WwandererWwanderer is a Verified Member Kids, don't try this at home!

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    LOL!! Great line… :D

    I want to buy a membership for a friend of mine; she wants keep her figure slim…make it a bit slimmer actually (looks just fine to me now).

    Personally I try to do all my exercising in bed and wearing no clothes! :D

    -Ww
     
  9. Wwanderer

    WwandererWwanderer is a Verified Member Kids, don't try this at home!

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    Thanks SN & psd for the info, very helpful.

    -Ww
     
  10. psd

    psd TAG Member

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    Wwander, I was assuming it was for you, any sports club would be appropriate as she would be looking for cardio workouts, probably will enjoy classes.

    But IMHO even for women it's important to do some resistance training - she won't get huge. She also needs to increase the resistance (weight) as she gets stronger. Absolutely no point in doing 10kg lat pull downs for the rest of your life.
    A basic routine twice a week:
    + lat pull downs (narrow grip, palms facing body)
    + bench press
    + shoulder press
    + leg press
    + situps
     
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  11. Wwanderer

    WwandererWwanderer is a Verified Member Kids, don't try this at home!

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    Thanks psd. I can/will pass along the advice but chances are that she will do whatever the trainer tells her to do and nothing else. Can't hurt to suggest it though.

    -Ww
     
  12. GoldenDalton

    GoldenDalton TAG Member

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    Don't mean to pry, but is it possible to maintain a starting strength or stronglifts style exercise routine in Japan? Or is it just more efficient to switch to BW exercises?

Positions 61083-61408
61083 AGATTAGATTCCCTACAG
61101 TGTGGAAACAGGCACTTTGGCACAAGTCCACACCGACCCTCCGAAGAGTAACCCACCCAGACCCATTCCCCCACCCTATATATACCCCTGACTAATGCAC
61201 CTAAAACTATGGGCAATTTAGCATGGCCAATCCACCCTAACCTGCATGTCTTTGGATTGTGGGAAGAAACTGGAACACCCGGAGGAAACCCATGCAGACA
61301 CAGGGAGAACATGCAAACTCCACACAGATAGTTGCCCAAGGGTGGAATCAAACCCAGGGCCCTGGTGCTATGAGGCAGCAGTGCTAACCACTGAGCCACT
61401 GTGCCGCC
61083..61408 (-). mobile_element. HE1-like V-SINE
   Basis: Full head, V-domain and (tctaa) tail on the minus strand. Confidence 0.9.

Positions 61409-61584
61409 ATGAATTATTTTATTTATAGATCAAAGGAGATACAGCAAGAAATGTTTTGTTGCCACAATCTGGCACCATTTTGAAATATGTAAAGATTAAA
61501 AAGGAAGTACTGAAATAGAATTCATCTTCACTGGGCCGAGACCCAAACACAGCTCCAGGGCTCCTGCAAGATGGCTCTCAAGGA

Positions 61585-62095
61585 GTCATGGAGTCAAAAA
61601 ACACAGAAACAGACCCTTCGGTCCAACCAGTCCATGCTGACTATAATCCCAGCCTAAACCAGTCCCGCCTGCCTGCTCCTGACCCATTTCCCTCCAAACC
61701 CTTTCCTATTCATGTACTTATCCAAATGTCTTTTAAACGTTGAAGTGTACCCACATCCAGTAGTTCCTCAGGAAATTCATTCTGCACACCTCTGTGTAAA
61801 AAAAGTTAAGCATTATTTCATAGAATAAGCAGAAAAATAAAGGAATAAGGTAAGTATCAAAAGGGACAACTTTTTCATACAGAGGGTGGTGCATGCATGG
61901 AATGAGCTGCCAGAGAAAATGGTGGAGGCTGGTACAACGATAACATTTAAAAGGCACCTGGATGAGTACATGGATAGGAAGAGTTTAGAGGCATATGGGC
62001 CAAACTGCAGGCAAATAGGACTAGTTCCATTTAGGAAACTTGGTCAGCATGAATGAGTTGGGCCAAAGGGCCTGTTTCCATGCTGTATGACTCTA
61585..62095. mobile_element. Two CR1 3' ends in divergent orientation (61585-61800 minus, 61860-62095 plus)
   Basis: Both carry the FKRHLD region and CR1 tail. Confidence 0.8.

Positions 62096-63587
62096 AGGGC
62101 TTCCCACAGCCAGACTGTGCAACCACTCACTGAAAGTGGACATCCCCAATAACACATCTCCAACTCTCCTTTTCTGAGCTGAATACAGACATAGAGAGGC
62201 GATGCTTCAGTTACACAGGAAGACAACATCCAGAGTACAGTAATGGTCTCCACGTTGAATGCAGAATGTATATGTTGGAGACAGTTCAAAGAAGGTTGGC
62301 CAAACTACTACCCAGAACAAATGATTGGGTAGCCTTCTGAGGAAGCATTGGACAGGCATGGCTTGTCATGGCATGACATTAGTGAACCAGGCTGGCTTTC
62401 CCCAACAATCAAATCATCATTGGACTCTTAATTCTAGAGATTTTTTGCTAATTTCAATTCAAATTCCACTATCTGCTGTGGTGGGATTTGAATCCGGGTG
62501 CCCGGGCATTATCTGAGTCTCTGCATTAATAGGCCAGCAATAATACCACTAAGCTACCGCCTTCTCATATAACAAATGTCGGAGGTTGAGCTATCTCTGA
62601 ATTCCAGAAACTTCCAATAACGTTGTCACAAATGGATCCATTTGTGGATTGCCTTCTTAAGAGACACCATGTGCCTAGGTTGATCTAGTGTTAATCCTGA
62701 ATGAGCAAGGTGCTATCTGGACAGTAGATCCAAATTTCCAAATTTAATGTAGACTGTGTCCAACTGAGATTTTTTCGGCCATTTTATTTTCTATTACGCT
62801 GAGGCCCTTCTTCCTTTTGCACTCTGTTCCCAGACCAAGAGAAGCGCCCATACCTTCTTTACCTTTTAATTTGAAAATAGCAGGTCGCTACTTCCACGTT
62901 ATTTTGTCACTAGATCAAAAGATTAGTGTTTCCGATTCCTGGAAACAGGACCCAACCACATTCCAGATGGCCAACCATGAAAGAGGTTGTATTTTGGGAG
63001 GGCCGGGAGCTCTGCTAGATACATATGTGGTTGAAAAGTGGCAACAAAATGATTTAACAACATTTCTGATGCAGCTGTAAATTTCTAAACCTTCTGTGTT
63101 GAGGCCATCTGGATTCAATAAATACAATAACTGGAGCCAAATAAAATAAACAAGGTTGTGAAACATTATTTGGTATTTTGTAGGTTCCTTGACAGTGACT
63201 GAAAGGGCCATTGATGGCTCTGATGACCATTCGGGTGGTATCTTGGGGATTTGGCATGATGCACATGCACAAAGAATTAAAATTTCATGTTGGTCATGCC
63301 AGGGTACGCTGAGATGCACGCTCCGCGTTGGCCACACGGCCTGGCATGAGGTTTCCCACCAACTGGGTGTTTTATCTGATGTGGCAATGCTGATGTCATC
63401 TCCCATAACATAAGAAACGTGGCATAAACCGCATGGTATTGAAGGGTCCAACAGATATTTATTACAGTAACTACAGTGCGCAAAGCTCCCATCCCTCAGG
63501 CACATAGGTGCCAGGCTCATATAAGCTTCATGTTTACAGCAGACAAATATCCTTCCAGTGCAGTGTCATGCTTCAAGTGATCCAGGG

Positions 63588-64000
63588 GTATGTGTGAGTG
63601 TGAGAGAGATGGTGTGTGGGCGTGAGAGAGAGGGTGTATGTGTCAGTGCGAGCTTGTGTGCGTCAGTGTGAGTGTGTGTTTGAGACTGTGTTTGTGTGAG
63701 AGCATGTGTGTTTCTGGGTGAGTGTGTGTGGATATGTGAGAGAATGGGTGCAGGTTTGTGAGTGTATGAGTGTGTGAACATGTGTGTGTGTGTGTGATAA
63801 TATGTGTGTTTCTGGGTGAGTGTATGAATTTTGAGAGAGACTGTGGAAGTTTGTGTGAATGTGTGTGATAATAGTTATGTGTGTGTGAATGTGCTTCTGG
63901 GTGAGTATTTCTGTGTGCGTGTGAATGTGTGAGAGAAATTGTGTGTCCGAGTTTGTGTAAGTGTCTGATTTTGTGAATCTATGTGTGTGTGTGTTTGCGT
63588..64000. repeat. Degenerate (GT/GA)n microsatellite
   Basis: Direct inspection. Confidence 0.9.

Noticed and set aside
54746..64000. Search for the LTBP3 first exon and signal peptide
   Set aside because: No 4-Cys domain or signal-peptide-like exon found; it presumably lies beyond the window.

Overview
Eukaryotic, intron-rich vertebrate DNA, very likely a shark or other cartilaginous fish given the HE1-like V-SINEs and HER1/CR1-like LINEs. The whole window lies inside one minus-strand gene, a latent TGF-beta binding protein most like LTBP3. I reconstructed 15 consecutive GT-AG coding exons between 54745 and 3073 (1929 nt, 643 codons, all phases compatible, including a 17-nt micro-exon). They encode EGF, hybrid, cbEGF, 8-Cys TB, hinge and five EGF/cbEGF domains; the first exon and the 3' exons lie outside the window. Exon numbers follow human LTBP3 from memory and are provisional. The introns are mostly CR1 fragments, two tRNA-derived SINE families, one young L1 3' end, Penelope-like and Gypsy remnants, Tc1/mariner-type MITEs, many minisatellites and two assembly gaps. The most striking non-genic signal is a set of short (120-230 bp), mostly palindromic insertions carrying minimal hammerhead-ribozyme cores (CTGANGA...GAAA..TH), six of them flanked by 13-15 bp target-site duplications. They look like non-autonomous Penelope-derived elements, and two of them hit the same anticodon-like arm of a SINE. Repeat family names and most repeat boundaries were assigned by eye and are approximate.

I'm just asking for the hell of it. I've just now gotten my deadlift over 400 lbs/181 Kg and it'd suck to lose it if I had to go back for a three month plus stay.
     
  13. psd

    psd TAG Member

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    I work out in a chain sports club. At closest one to my home you can't do deadlifts and no proper squats. But the one near my office has squat rack, Smith machine, extra barbells and room to do things like deadlifts, good mornings, military press.

    If you come here then make sure you live convenient to a Gold's Gym and you'd be fine.
     
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  14. GoldenDalton

    GoldenDalton TAG Member

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    Thanks. What are the perceptions of your friends/ co- workers, etc. regarding your lifting? I bet you're getting props for being strong (I'm assuming you've been lifting a while given your earlier posts). It's got to be interesting being a lifter there, no matter whether it's PL or BB or even crossfit. The urge to be as skinny as possible contrasts with all of that so heavily. I'd imagine it's hard to get your macros in even there in terms of nutrition too, hence why every time I've been in Japan I've let my diet/ lifting slide.
     
  15. Serena Vincente

    Serena Vincente TAG Member

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    how interesting that even a gym can be a challenge in Japan!
     
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  16. Wwanderer

    WwandererWwanderer is a Verified Member Kids, don't try this at home!

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    Yep. My experience is that when you first come to Japan, it is the obvious traditional elements of Japanese culture (zen, flower arranging, sumo, geisha, kendo etc) that seem fascinatingly alien and challenging to understand. However, after a while, it is the imported bits of western culture that look familiar on the surface which turn out to present the most impenetrable puzzles and startling surprises. A deep generalization with many exceptions of course.

    -Ww
     
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  17. Zaphod222

    Zaphod222 TAG Member